Having worked paycheque to paycheque all year long only to be subjected to income tax debt at the end of the year can be pretty devastating if you didn’t account for it. If this is the case for you, then you should address it as soon as you possibly can in order to avoid penalties and interest on the amount you owe. But what if you can’t conceive of any way to pay your income tax debt? Don’t worry — you still have options.
Consequences of Not Paying What You Owe to the CRA
Before getting into your options of paying back your income tax debt, it’s important that you know what the consequences of not paying your debt are. Just because you don’t pay what you owe to the CRA doesn’t mean that they don’t have ways in which they can collect. In fact, the CRA has certain privileges when it comes to collecting what they’re owed. They can:
- Keep what they owe you. If the CRA owes you any tax returns or GST/HST cheques, but you still owe them a sum, they could just keep what they owe you as a way to collect on their payments. The only time the CRA will not withhold GST/HST cheques is if the income tax debt is due to the pandemic (like CERB payments).
- Keep a portion of your income. The CRA can actually contact your employer and garnish a portion of your income.
- Fast-track a judgement against your assets and/or property with the Federal Court, at which point your assets/property could be seized.
- Make third-party assessments. This means that the CRA can have another person pay your debt if you have provided them with any gifts or transferred your assets. This is usually a last resort and won’t occur unless all other methods have failed.
Your Options With the CRA
Although it seems like the CRA may take drastic measures to collect what you owe them, they don’t take those measures unless you give them reason to. In fact, the CRA is usually willing to negotiate a payment plan if you find yourself unable to pay the full amount.
So if you cannot make your payment in full, you have the option to make a payment arrangement with the CRA. A payment arrangement involves making partial payments over a certain amount of time until the debt is paid off in full. Be aware, however, that interest will still apply to your debt until it is completely paid off. In order to make a payment arrangement, you must first call the CRA so they can approve it. If you have made a payment arrangement and suddenly find yourself unable to stick to it, you must call the CRA or legal action may be taken against you.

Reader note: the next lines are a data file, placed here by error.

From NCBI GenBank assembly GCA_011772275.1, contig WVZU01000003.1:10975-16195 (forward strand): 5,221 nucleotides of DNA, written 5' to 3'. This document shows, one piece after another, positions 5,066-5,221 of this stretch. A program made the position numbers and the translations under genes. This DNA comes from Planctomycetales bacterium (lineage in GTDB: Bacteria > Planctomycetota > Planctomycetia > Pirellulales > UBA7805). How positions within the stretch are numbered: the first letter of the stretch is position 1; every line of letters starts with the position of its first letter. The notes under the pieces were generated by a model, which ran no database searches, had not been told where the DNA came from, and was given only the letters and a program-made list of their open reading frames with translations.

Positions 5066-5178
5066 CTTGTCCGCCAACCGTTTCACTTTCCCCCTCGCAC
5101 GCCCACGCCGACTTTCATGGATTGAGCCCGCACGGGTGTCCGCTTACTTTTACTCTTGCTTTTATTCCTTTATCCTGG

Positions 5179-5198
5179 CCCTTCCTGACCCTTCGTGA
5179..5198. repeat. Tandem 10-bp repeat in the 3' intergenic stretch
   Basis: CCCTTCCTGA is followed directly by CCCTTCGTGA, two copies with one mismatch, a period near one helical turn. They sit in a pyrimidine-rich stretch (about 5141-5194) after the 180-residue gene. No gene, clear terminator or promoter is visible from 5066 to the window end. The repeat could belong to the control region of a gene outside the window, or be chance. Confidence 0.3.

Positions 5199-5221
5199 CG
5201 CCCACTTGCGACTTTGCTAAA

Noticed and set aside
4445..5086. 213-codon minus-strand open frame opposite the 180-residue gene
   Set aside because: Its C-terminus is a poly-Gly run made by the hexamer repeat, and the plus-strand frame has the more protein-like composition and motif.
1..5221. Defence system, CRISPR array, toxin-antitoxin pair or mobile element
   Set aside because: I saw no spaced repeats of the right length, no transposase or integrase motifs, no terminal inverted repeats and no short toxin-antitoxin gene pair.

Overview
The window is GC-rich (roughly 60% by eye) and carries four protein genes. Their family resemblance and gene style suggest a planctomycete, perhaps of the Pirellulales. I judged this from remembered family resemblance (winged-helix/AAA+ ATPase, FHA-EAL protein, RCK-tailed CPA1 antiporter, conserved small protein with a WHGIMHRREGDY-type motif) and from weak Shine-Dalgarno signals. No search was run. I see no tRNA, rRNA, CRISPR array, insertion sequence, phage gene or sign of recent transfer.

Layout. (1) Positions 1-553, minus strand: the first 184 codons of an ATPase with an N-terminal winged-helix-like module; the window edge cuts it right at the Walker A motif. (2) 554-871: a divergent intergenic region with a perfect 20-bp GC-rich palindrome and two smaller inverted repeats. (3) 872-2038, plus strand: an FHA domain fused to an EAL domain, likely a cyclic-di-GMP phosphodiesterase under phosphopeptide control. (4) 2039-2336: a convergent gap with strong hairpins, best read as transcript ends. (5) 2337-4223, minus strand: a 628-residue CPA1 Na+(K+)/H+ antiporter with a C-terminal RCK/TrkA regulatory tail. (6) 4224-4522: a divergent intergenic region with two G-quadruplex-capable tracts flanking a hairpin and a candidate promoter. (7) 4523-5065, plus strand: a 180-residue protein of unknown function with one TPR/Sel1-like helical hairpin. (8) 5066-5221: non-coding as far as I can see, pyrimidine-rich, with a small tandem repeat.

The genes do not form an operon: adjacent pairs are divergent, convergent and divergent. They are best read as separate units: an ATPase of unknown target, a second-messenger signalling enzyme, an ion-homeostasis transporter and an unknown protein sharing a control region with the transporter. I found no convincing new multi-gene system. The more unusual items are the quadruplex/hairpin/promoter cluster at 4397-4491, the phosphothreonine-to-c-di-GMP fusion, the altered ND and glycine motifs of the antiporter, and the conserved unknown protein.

If you find yourself unable to even make a payment arrangement with the CRA, then rest assured that there are other options. The first thing you should do is contact a licensed insolvency trustee as soon as you can. Your LIT will find the best income tax debt relief option for your personal situation. Not only will an LIT help you find an option for paying off your income tax debt, but they will also help you through all of your other debts as well. Of these options, you have:
- Consumer Proposal
A consumer proposal can help you reduce your debt and spread your payment plan over a longer period of time. All you have to do is make your monthly payment — a payment that is calculated based on the amount of income you have as well as your budget. A consumer proposal will also ensure that you can keep all of your assets and property, and you will no longer get any calls or harassment from your creditors. It also ensure that no legal action can be taken against you. The only possible downside is that it will appear on your credit report, but that’s usually not an issue considering what can happen to your credit score if you are unable to pay off your debts.
- Personal Bankruptcy
This option allows you to completely free yourself from your debts and protects you from your creditors. When it comes to personal bankruptcy, one thing to keep in mind is if your tax debt is over 200, 000$, and represents 75% or more of your total debts, then you’ll need to have a court hearing. Usually, court hearings like these will result in an agreement to pay a certain amount of your total debts. Another think to keep in mind is that if the CRA already registered a lien against your property, that lien will not disappear after you’ve been discharged from bankruptcy. Bankruptcy can, however, prevent the CRA from registering a lien against your property if they have not done so already.
The most important thing to do is to take action as soon as possible. The sooner you take action, the sooner you can be freed from your debts and start anew.